The trash-hauling giant creates a joint venture called S4 Energy Solutions to build plasma gasification systems that convert separated industrial wastes into electricity and liquid fuels.
Martin LaMonicaFormer Staff writer, CNET News
Martin LaMonica is a senior writer covering green tech and cutting-edge technologies. He joined CNET in 2002 to cover enterprise IT and Web development and was previously executive editor of IT publication InfoWorld.
Municipal trash giant Waste Management on Thursday created a joint venture that will turn waste into energy using technology that it says is cleaner than incinerators.
S4 Energy Solutions is a joint venture which will use plasma gasification technology from InEnTec of Bend, Ore., to build distributed energy systems. Waste Management financed the creation of the venture, marking the first time that the trash collector has invested in gasification technology, said Senior Vice President Joseph Vaillancourt.
The new company plans to build distributed energy systems that use separated industrial waste as a "feedstock." For example, the company plans to design systems that can turn medical waste into electricity at hospitals, said Jeffrey Surma, the president and CEO of S4 Energy Solutions.
There are a number of mostly small companies that are developing trash-to-energy systems around gasification. One company, Enerkem, on Wednesday passed the environmental regulatory process and won approval to build a facility to turn municipal solid trash into ethanol and chemicals in Edmonton, Alberta.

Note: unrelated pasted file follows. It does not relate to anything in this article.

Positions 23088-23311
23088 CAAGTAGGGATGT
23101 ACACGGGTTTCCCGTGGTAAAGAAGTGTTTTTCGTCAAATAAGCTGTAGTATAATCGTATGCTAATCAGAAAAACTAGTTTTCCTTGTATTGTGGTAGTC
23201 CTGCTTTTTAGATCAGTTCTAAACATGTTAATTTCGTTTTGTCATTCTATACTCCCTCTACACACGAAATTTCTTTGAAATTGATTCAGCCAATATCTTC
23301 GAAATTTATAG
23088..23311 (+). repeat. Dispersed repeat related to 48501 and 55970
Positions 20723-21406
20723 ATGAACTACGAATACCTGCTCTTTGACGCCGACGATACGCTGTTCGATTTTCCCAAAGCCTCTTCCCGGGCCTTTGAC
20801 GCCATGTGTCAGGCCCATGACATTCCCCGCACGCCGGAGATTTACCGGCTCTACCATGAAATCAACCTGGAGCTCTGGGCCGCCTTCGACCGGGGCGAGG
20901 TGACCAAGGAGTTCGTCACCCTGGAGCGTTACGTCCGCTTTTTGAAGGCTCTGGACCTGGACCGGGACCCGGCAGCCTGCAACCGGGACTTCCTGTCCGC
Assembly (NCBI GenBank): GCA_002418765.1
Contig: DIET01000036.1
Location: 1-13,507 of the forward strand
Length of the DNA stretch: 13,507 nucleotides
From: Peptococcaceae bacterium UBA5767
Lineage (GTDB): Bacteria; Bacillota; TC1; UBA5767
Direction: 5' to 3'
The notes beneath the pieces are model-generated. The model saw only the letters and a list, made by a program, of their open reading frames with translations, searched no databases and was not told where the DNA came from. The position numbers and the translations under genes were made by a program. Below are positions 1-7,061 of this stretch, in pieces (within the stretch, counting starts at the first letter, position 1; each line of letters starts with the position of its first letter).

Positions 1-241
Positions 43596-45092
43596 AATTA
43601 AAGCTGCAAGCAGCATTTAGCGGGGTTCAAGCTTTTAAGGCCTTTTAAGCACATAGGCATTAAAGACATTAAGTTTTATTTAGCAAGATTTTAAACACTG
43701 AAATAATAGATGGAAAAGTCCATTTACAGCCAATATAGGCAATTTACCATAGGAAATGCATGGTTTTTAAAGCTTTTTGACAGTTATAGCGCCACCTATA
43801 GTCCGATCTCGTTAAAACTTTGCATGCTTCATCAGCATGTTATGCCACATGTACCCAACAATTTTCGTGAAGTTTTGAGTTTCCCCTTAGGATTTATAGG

Rather than burn trash, gasification heats the material at very high temperatures until it breaks down and produces a synthesis gas, or syngas. That syngas can be burned in a natural gas turbine, which is considered a relatively clean way to make electricity. S4 Energy Solutions said that it can also make ethanol, other liquid fuels, or potentially hydrogen.
The InEnTec product has a process for cleaning the syngas. Initial tests show that the level of environmental pollutants dioxins and furens released is low, Surma said.
"The emissions from a power generating facility would be far better than EPA requirements, comparable if not better than a power generator operating on natural gas," he said, adding that the company hopes to have customers later this year.
The technology was originally developed in the early 1990s at the Pacific Northwest National Laboratory and the Massachusetts Institute of Technology, Surma said.
S4 Energy's planned gasification systems won't replace incinerators but they do provide an option for on-site energy generation. Waste Management will provide ancillary equipment, such as sorting, to create a full waste-to-energy system, Vaillancourt said.